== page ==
“Forming associations and organizing events that showcase [women] has also helped raise their profiles within their countries, and being tapped into various task forces, appointed to political positions inside the country and outside. A similar trend is taking place among women in the corporate sector, i.e. vice presidents, etc.”
The trends are playing out even in the most conservative of Arab countries. Saudi Arabia’s new urban economic zones may ultimately yield gender progressive “ripple effects” to the rest of the country, such as the King Abdullah Economic City (KAEC) North of Jeddah.
KAEC and the Saudi Aramco Entrepreneurship Center just finalized a Memorandum of Understanding to augment cooperation for startups and businesses.
With over 200,000 Saudi students studying abroad, KSA’s government plans for the graduates (more than half female) to return and take up residence in the new cities.
In Iran, women have obtained a higher level of social and professional freedom compared to the Arab Gulf states. Iranian women have made their mark with lucrative ventures in the country’s tech sector.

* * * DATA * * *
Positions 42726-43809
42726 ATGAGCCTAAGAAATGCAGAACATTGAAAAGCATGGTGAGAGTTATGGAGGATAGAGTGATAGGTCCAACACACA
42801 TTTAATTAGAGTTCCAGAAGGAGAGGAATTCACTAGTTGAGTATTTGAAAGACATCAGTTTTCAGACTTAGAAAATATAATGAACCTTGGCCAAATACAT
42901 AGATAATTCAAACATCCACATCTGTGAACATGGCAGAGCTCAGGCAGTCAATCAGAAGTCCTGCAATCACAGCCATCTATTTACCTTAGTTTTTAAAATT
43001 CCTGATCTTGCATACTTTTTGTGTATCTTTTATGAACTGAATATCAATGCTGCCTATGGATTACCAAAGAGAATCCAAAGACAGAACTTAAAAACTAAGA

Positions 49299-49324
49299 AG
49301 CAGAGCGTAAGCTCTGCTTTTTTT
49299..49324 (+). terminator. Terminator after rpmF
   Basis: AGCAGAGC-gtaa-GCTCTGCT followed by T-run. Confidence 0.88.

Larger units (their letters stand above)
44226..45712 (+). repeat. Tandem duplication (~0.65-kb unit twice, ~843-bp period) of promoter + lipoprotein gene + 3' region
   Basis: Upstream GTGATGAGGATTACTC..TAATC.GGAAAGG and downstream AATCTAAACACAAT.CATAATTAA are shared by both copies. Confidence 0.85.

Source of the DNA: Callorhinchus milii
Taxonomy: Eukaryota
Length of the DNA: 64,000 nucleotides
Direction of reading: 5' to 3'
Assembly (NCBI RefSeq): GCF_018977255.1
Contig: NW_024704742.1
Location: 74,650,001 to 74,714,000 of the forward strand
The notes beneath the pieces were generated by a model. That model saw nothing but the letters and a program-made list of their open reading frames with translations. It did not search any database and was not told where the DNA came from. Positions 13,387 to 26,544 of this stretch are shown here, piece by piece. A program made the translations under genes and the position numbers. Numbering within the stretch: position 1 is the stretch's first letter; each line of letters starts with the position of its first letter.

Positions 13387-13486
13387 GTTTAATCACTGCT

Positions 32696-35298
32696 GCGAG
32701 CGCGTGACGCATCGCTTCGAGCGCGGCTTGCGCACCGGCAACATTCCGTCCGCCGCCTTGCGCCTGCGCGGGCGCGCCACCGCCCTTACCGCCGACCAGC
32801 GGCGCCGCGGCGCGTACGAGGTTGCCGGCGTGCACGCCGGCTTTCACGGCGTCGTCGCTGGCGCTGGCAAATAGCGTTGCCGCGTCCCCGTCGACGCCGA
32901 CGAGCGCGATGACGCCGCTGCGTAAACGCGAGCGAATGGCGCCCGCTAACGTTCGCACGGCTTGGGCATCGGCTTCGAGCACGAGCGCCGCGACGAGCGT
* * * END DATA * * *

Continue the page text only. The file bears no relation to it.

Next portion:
Women’s contributions to society have been lauded at the highest levels of Iran’s government. President Rouhani congratulated Dr. Maryam Mirzakhani, who won the Fields Medal, the top prize for mathematics.
In coming years, the status of Iran’s women will become more apparent in the West and will contribute to furthering relations between Iran and the United States. Europe could lead the way by establishing business ties with women, given the potential market for high-end consumer goods.
Demographics and political participation
Declining fertility rates in the region offer more education and job opportunities for girls. With 28% of the region’s population aged between 15 and 29, the number of educated girls with overseas experiences and networks is perfectly positioned for the next generation of political leadership.
But how do MENA’s recent political trends factor in?
Tunisia has long been viewed as the vanguard of women’s freedom in the region. Tunisia’s new constitution shows promise, but the National Union of Tunisian Women has faced financial pressure in recent years when the moderately Islamist Ennahda party was in power.